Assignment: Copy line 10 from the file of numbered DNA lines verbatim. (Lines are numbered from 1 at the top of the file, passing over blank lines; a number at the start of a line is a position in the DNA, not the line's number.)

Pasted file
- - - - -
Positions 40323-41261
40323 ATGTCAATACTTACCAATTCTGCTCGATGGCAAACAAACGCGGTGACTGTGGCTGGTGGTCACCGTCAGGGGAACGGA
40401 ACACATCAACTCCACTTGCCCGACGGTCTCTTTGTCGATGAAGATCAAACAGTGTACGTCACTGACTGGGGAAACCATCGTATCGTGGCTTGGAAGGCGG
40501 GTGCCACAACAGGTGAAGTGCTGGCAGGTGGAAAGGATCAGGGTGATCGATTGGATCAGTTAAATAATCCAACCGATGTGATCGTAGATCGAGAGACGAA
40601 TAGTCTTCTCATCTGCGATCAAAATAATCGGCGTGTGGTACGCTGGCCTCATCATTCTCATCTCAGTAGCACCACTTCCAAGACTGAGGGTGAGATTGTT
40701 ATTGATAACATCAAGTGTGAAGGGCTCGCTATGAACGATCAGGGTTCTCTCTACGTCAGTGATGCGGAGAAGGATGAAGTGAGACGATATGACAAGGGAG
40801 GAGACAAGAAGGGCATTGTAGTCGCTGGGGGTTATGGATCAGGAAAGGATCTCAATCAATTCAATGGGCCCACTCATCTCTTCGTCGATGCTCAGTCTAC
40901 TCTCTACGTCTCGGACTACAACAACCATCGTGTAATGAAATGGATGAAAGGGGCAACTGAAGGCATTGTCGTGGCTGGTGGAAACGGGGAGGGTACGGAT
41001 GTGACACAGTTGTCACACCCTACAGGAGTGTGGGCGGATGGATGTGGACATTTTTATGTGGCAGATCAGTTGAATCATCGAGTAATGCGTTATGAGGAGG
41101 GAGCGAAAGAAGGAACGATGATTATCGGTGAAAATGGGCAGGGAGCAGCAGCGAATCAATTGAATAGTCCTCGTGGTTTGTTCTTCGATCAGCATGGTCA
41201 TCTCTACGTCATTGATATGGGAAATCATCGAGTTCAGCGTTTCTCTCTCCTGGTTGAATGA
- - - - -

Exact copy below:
41101 GAGCGAAAGAAGGAACGATGATTATCGGTGAAAATGGGCAGGGAGCAGCAGCGAATCAATTGAATAGTCCTCGTGGTTTGTTCTTCGATCAGCATGGTCA